Posts

Showing posts with the label Drayton Arms Theatre

Featured Post

The male gaze: Turning the screw

Image
It's been a while since trips to the theatre. I've been busy. But it's nice to see that it's the creative process that is at the heart of Kevin Kelly's Turning the Screw. And what gives rise to it. It's a dramatisation of the creative process leading up to composer Benjamin Britten's premiere of his opera, The Turning of the Screw. With deadlines approaching, Britten seems stuck over melodies and unsure about completing the piece for its summer premiere. But the selection of twelve-year-old choirboy David Hemmings in the leading role of Miles within the opera is the spark that motivates him to complete the piece. And his presence may stir other feelings, too. It's currently playing at the Kings Head Theatre .  Britten's fascination with young boys has been the subject of a detailed book, Britten's Children. The book suggests that Britten saw himself as a young boy of 13. It's almost as if he saw himself as Peter Pan, albeit if Peter Pan was a

Santa’s coming for us: The Grotto @draytonarmsSW5

Image
The Grotto is an alternative Christmas show for those who feel there isn’t enough blood, gore, and science fiction in traditional Christmas outings. Or you can’t stomach the usual good cheer this time of year. It plays at the Drayton Arms Theatre to satiate those who want to wish less good tidings to people at this time of year. It opens at a Santas Grotto in some shopping centre.  Layla and Pete are in some Christmas purgatory—dressed as an elf and Santa, Welcoming in children and taking a photo of them on Santa’s lap. They are on a repeat loop all day to the tune of I wish it could be Christmas every day. The music speeds up as the day continues in a frenzy of desperate Christmas cheer. It’s as if the music starts sounding like, “I wish shit could be Christmas”. After finishing up for the day in this Christmassy purgatory, Leyla and Pete are visited by a ghostly presence as they have lost their Christmas spirit. Christmas is an endurance event for them of annoying family members and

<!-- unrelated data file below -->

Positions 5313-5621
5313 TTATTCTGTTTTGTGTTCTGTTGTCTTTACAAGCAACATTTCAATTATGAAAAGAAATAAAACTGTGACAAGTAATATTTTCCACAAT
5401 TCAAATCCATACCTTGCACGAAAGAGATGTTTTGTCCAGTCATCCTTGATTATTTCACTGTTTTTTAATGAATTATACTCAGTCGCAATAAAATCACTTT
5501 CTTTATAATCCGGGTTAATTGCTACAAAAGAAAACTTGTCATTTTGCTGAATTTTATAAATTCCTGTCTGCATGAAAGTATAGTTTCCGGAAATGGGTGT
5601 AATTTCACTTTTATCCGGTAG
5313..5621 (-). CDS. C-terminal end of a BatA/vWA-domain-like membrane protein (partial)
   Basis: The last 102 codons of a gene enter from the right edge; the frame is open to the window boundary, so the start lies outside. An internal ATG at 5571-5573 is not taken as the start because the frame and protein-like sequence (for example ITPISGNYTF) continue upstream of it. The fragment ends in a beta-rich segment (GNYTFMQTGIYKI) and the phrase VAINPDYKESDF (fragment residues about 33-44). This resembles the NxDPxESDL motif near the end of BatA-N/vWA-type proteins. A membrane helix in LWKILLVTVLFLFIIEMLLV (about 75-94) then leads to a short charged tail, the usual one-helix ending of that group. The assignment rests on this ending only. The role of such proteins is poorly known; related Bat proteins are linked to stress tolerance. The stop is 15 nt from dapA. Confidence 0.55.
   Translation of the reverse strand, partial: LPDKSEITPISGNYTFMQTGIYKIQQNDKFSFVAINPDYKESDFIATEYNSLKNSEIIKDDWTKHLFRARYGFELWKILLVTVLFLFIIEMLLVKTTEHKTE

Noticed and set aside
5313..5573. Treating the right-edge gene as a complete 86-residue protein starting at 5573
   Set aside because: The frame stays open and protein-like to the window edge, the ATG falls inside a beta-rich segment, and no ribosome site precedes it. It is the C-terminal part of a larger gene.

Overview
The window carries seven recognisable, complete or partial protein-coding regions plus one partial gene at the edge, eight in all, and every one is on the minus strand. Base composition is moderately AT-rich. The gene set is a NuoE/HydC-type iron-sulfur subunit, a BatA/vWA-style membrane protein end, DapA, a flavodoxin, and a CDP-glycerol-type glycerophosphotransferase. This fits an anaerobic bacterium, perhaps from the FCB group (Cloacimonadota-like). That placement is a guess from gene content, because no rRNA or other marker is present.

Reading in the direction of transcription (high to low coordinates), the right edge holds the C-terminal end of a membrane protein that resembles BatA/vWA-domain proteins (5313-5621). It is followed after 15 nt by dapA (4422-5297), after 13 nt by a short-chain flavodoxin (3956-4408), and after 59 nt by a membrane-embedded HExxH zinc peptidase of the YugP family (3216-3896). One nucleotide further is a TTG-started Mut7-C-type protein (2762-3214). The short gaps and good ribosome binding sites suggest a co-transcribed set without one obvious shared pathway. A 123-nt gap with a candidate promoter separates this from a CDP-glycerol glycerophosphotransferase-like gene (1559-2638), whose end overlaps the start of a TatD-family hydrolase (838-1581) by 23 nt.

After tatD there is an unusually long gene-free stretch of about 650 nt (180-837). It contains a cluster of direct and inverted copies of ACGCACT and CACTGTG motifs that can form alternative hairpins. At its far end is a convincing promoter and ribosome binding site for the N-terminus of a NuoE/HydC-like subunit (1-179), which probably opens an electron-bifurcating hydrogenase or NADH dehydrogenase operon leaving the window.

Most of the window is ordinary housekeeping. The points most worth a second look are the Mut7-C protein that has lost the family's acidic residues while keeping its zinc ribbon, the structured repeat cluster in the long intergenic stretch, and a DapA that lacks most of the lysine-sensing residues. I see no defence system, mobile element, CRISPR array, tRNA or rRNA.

Just giving and taking away: Charity Case @draytonarmsSW5

Image
I've often wondered if when someone dies after undertaking some impossible feat for a charity (like running the London Marathon), the charity exclaims, "Yes! We're going to make payroll!" Well, going by Charity Case, Jeff Page's look at the sector, they might do. Nobody dies in this brief look at the charity sector, but it's a hard graft constantly looking for money to survive while providing an essential service outsourced by the government. It's currently playing at Drayton Arms Theatre for this week.  The focus here is on a fictitious charity called Number 93. Funds are down, and expenses are up. The race is on to find some emergency funding. But is it an expensive overhead with high paying charity executives draining the money, or is it impossible demands by the government to deliver essential services for vulnerable children and adults?  Ahead of a deadline to confirm funds as a going concern, there are meetings with ministers, rock stars, cold-calli

Lost in the city: Ordinary Days @OrdinaryDaysLDN @draytonarmsSW5

Image
Life goes on whether you like it or not in Ordinary Days. A great little musical currently running at the Drayton Arms Theatre . At first glance this story of two couples coming together could be confused for yet another quirky New York-y musical... Like the dreary I Love You, You’re Perfect Now Change or I Love You Because. But Adam Gwon’s songs explore loneliness and wasted time in a big city and give this piece a lot of heart. And perhaps a few tears. The premise if four people lost in New York and coming together. They find something about each other and themselves in the process. There’s Warren (Neil Cameron) the struggling artist and cat sitter. Deb (Nora Perone) the student with an implausible thesis. Jason (Taite-Elliot Drew) who’s moving in with his girlfriend. And Claire (Natalie Day) who’s making room for her boyfriend, but not much. Through a series of songs each character gets to tell their story. The songs, like their lives, are at first compartmentalised. But over the c